Lately I’ve spent a great deal of time talking friends and relatives down from the ledge of anxiety and despair. So many are having extreme difficulty with the overwhelming number of calls to action and requests for donation from worthwhile organizations representing people and causes threatened by the new administration. We are caring, competent seniors who remember fighting earlier battles with “the establishment”. We want, once again, to step up and do something meaningful for the greater good. But we find ourselves spinning in indecision on how to discern meaningful action from tilting at windmills, how to shake off an obsessive internal and external negative chatter that keeps undermining the natural balance of our bodies and personal lives. How can we maintain our resolve to leave a legacy of environmental health, personal rights, and equal opportunity against a tide of anti-intellectual, regressive culture change that seems to have been swept in by the election of 2016?
In order to ward off yet one more call from the ledge-hangers, I’m hereby posting my “Silver Linings Playbook” – to borrow a phrase. Here are thoughts and behaviors I’m adopting to maintain my own sanity and some semblance of balance as the waves of attack keep smacking against everything I’ve ever known and loved about America and the modern era.
Take what you find useful. Set all others aside. And let’s go on together.
“Always remember you are braver than you believe, stronger than you seem, smarter than you think and twice as beautiful as you’ve ever imagined.” – Dr. Seuss
Repeat These Original and Adopted Personal Affirmations on a Regular Basis
- The real silver lining: Apparently living through the Reagan and Bush eras was not enough to bring us to a collective consciousness – now we’ve heard the “Trump-et Blow”; he’s created a unity across barriers of geography, age, race, gender, and even political persuasion
- “There will be a happy ending; if it’s not happy yet, it’s not the end.”
- “What’s meant to be, will be.”
- Hold fast to Courage, Optimism, Patience and Grace – the keys to successfully surviving my liver transplant and recuperation.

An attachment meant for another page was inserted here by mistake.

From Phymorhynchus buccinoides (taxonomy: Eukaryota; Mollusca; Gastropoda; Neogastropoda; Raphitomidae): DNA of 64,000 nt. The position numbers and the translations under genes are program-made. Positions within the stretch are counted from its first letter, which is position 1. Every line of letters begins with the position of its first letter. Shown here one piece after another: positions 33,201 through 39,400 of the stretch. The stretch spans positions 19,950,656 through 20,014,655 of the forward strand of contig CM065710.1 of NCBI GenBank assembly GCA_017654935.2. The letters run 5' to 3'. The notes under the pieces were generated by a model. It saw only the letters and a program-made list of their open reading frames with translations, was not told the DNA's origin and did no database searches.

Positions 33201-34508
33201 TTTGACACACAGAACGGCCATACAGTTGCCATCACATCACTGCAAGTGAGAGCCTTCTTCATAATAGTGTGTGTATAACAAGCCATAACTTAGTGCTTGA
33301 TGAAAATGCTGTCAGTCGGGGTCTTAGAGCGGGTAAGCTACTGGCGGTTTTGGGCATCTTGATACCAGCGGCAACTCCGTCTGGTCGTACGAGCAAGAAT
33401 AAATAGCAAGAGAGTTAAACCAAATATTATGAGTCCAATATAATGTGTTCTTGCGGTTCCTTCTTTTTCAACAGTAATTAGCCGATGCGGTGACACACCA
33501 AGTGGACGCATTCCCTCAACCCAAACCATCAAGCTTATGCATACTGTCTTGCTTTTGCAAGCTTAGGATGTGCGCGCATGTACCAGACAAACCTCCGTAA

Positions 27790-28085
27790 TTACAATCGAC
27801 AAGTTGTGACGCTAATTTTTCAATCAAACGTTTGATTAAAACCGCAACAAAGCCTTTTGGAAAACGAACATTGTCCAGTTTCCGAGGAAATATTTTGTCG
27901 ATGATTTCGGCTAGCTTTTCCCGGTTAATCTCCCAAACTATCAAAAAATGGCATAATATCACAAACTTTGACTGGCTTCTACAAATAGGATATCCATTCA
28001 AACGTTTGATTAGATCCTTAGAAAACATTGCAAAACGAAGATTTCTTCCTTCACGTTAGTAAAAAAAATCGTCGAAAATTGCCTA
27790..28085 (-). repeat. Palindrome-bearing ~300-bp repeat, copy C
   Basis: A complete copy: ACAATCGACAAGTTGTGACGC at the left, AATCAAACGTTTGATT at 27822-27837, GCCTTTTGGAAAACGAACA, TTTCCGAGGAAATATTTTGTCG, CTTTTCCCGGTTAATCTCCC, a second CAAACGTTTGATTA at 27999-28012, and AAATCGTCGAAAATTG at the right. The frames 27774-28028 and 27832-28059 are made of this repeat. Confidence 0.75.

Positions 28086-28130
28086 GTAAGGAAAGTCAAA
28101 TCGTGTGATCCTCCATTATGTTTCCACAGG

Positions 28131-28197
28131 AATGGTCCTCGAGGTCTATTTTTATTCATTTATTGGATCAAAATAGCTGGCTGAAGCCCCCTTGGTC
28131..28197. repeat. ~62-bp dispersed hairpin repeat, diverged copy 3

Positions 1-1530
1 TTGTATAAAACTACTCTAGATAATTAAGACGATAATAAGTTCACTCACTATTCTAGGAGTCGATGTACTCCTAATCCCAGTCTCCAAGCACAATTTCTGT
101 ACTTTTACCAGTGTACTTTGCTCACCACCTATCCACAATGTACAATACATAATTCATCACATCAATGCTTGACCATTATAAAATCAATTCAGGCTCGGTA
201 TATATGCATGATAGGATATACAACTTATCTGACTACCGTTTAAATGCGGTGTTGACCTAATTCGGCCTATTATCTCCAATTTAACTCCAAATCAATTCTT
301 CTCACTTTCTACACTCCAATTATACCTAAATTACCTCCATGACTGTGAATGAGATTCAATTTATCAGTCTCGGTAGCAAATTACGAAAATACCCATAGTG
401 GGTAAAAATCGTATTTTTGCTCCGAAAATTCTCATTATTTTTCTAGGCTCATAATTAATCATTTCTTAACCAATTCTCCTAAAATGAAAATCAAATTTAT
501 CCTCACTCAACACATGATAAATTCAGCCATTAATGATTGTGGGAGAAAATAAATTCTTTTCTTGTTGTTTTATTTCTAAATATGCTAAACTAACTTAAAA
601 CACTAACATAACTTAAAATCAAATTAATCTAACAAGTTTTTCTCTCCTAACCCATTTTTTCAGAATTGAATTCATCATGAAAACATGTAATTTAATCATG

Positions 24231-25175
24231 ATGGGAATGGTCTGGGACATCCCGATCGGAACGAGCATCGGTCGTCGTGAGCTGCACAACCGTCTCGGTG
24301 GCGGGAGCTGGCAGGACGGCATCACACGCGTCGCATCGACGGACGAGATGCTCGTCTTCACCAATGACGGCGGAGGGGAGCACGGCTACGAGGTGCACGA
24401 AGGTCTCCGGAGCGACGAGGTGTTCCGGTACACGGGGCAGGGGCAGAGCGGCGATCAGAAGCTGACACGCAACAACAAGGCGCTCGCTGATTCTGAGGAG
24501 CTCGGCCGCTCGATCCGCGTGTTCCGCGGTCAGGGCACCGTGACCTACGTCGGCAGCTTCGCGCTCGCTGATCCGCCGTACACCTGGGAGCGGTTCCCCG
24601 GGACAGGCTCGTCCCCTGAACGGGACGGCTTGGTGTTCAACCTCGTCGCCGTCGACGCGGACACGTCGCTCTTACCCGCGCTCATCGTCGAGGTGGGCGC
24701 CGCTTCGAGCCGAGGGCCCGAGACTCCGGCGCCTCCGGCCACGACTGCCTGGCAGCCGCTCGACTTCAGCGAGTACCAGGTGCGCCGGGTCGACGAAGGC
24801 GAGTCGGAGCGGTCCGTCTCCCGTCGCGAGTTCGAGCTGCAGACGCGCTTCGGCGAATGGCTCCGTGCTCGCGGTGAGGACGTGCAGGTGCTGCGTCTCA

- More of us voted for “stronger together” than “America First”; we are the new “moral majority”.
- Much of my fear is “False Expectation Appearing Real” – don’t cry over spilled milk and don’t expend healthy energy on disasters that are not manifest. Deal with now.
- Others have lived and are living through far worse than my current situation: Native Tribes of North America; humans of every color, old and young, forced into slavery and prostitution; vulnerable elders abused by trusted caretakers; victims of genocide and survivors of genocide; entire races and religious sects fearing everyday for the safety of their sons and brothers, mothers and sisters, even during peaceful times; families of first responders, ironically, carrying the same weight.
- What are my dilemmas compared with those faced by Nelson Mandela, Dr. King, Victor Frankl, Cesar Chavez, Aung San Suu Kyi, Chief Joseph, Mahatma Ghandi?
- What doesn’t kill you makes you stronger.
Batten the Hatches
- Severely limit exposure to the flood of negativity – stay away from divisive rants on Facebook.
- Broaden the diversity of incoming news sources, but limit the amount of time spent on redundant analyses.
- Spend more time with self, family, supportive community. Listen with a peaceful heart and an open mind to people who are expressing points of view, but don’t engage in debate. It’s fodder, not necessarily fit to feed on.
Bolster Innate Resilience
- Increase exposure to nature, exercise, meditation, trusted relationships, non-political humor, escapism media.
- Set limits on volunteer activity and financial donations and be strategic in allocation.
- “All I can do is all I can do.”
- Focus narrowly and deeply on issues of personal importance – for me these are aging in community, intergenerational cooperation, and a healthy environment.
When things go wrong, don’t go with them. – Elvis Presley